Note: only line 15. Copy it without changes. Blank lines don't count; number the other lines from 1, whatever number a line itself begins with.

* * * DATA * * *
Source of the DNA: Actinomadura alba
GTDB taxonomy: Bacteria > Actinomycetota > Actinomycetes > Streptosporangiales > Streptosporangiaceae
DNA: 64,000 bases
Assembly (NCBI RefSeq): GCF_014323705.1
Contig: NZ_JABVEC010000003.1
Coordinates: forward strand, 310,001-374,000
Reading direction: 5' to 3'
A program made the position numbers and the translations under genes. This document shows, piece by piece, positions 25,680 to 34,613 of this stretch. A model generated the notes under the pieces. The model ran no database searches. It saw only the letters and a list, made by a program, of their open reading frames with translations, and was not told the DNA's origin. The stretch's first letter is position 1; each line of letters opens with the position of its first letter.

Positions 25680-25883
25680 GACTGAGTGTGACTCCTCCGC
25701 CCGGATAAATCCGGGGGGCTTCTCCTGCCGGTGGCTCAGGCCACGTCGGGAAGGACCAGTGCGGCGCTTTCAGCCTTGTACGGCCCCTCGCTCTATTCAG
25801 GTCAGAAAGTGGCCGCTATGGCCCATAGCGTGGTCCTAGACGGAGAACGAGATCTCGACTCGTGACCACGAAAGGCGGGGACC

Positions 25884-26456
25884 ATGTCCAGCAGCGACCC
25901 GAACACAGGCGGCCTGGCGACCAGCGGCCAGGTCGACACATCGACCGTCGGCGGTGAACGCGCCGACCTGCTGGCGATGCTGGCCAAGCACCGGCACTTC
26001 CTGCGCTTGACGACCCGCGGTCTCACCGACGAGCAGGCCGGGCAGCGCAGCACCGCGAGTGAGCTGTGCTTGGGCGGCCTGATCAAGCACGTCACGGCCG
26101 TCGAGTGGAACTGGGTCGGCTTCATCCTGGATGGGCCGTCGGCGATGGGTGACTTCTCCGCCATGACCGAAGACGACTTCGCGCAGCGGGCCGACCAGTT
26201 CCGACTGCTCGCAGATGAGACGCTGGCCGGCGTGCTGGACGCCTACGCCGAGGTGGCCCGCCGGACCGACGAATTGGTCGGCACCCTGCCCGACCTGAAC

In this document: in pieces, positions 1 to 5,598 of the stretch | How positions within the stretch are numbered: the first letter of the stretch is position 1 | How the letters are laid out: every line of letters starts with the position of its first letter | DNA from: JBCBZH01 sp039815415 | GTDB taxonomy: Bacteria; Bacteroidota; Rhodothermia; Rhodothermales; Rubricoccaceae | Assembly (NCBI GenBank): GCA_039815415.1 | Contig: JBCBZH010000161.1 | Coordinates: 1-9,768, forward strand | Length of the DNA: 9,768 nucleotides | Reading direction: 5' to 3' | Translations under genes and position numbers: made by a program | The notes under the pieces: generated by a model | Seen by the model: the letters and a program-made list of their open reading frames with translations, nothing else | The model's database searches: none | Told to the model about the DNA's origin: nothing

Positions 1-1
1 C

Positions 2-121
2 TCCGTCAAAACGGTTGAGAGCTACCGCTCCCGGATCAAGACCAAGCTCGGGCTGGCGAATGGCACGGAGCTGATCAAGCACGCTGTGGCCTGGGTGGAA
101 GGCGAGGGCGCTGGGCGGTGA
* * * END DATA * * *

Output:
25901 GAACACAGGCGGCCTGGCGACCAGCGGCCAGGTCGACACATCGACCGTCGGCGGTGAACGCGCCGACCTGCTGGCGATGCTGGCCAAGCACCGGCACTTC